Pumping up the pelvic floor muscles reduces pushing during labor

November 1, 2004

Pelvic floor muscle training during pregnancy can prevent prolonged stage II labor in one out of every eight pregnant women, according to a randomized, controlled trial of 300 healthy, nulliparous women from Norway.

Pelvic floor muscle training during pregnancy can prevent prolonged stage II labor in one out of every eight pregnant women, according to a randomized, controlled trial of 300 healthy, nulliparous women from Norway.

Researchers developed a structured training program consisting of exercises for pelvic floor muscles to be executed between the 20th and 36th weeks of pregnancy.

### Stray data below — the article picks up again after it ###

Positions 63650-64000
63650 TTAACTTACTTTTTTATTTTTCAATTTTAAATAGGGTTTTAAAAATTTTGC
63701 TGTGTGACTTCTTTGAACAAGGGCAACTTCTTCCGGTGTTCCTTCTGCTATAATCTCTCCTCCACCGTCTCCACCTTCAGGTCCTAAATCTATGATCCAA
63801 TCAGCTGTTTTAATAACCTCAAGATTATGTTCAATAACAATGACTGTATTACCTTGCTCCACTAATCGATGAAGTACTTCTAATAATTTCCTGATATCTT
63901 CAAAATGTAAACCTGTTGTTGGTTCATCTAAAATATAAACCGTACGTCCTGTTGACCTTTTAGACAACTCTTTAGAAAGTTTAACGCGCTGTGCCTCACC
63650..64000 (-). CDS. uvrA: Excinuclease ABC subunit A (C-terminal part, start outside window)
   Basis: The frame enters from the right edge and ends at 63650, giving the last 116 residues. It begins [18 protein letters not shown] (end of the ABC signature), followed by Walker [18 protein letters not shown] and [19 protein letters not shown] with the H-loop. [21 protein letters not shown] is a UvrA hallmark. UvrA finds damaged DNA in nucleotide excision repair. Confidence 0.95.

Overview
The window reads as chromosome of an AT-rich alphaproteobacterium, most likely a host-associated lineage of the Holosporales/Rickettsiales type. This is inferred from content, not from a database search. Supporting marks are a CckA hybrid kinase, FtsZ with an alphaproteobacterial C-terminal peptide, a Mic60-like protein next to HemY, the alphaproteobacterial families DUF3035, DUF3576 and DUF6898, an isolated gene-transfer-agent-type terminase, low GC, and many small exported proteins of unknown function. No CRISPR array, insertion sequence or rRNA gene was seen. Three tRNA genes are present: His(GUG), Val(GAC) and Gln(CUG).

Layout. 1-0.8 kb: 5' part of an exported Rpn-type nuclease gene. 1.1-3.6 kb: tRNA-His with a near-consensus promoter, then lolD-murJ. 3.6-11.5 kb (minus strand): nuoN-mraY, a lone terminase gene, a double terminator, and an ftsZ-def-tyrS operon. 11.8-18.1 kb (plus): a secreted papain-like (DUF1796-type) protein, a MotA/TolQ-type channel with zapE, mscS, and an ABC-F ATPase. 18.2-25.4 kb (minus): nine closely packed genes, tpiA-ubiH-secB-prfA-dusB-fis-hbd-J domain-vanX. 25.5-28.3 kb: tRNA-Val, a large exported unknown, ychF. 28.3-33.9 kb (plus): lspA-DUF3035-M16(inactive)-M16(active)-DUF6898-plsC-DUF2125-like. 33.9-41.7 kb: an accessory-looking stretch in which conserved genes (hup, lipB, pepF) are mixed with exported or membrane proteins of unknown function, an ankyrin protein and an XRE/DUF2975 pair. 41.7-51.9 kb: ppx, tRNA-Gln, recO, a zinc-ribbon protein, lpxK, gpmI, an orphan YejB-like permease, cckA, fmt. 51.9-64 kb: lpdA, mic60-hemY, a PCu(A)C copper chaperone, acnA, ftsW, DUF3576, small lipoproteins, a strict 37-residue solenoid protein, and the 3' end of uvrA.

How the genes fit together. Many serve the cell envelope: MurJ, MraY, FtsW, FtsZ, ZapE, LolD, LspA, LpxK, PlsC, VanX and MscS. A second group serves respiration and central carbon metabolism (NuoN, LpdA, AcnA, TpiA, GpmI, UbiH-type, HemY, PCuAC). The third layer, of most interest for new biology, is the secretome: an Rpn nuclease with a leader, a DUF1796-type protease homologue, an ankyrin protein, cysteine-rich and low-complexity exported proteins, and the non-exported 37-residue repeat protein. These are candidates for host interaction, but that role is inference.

While the duration of labor was not significantly shorter (40 vs.45 minutes; P=0.06), 24% of the women randomized to the exercises versus 38% of the women in the control group had to actively push in the second stage of labor for more than 60 minutes. The results suggest that the increased strength, flexibility, and control provided by the exercises facilitate rather than obstruct labor.